How Does Early Childcare Enrollment Affect Children, Parents, and Their Interactions?

62 Pages Posted: 15 Mar 2017 Last revised: 25 Aug 2018

Shintaro Yamaguchi

University of Tokyo - Graduate School of Economics

Yukiko Asai

University of Tokyo - Institute of Social Science

Ryo Kambayashi

Hitotsubashi University

Multiple version iconThere are 2 versions of this paper

Date Written: August 22, 2018

Abstract

We estimate the effects of childcare enrollment on child outcomes by exploiting a staggered childcare expansion across regions in Japan. We find that childcare improves language development and reduces the symptoms of inattention, hyperactivity, and aggression among the children of low-education mothers. To shed light on underlying mechanisms, we also examined parental outcomes. Estimates indicate that childcare use improves parenting quality and subjective well-being and reduces stress among low-education mothers. Our estimates for marginal treatment effects indicate that children who would benefit most from childcare are less likely to attend, implying inefficient allocation.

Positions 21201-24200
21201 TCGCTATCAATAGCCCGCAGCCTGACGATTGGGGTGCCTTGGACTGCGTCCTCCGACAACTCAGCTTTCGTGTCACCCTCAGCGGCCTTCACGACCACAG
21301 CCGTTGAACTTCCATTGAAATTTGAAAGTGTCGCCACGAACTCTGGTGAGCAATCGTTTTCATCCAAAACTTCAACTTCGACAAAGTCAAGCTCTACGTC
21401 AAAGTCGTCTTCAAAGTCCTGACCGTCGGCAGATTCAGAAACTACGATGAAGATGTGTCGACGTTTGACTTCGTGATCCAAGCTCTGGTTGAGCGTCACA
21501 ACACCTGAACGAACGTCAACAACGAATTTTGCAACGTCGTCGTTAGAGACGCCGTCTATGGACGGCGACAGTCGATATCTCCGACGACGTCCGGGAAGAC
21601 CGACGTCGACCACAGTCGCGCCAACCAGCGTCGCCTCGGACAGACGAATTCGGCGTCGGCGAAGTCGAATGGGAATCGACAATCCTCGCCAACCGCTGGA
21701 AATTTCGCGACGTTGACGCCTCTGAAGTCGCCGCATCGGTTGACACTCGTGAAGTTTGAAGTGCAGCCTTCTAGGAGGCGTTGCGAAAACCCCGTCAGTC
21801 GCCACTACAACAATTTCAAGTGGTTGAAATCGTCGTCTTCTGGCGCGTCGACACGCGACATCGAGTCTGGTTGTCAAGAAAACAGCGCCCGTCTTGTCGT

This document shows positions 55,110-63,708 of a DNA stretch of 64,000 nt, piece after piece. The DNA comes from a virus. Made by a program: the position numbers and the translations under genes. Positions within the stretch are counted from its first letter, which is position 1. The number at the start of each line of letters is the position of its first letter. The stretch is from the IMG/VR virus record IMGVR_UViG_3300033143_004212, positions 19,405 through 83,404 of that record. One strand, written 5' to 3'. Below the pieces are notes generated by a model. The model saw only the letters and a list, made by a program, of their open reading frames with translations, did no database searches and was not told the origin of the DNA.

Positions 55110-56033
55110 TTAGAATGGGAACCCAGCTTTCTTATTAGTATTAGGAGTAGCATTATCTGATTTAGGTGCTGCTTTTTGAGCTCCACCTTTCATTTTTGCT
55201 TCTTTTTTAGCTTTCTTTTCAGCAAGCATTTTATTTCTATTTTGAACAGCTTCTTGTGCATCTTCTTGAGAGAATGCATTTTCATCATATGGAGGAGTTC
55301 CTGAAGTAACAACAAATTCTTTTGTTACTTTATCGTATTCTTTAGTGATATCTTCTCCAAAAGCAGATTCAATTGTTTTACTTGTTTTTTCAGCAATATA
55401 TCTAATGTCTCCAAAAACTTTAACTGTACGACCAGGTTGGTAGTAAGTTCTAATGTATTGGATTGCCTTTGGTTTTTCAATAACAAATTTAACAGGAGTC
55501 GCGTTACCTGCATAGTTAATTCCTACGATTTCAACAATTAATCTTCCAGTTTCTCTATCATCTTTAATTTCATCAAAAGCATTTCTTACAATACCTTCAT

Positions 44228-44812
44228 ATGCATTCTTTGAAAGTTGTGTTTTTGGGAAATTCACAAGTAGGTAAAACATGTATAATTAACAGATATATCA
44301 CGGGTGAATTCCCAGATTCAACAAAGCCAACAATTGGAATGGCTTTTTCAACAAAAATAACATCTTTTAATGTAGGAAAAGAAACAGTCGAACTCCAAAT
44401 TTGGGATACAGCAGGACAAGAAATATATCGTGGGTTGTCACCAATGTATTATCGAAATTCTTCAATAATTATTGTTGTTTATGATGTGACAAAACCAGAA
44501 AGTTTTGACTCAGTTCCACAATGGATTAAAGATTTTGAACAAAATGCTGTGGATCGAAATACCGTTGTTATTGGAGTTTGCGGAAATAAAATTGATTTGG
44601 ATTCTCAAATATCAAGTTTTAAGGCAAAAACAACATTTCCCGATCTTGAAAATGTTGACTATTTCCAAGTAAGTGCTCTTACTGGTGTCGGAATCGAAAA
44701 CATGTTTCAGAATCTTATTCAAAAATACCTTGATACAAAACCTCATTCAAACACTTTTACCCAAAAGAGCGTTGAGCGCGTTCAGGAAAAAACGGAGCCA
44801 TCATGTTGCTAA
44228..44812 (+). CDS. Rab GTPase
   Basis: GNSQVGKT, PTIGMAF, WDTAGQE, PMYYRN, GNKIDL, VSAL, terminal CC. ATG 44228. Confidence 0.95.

Keywords: cognitive skill, non-cognitive skill, early childhood education, marginal treatment effect

JEL Classification: H4, I2, J13, J18

Suggested Citation

Yamaguchi, Shintaro and Asai, Yukiko and Kambayashi, Ryo, How Does Early Childcare Enrollment Affect Children, Parents, and Their Interactions? (August 22, 2018). Available at SSRN: https://ssrn.com/abstract=2932875 or http://dx.doi.org/10.2139/ssrn.2932875

Shintaro Yamaguchi (Contact Author)

University of Tokyo - Graduate School of Economics ( email )

Tokyo
Japan

Yukiko Asai

University of Tokyo - Institute of Social Science ( email )

Hongo 7-3-1
Tokyo, TOKYO 113-0033
Japan

Ryo Kambayashi

Hitotsubashi University ( email )

2-1 Naka Kunitachi-shi
Tokyo 186-8601
Japan

HOME PAGE: http://www.ier.hit-u.ac.jp/English/faculty/kambayashi.html

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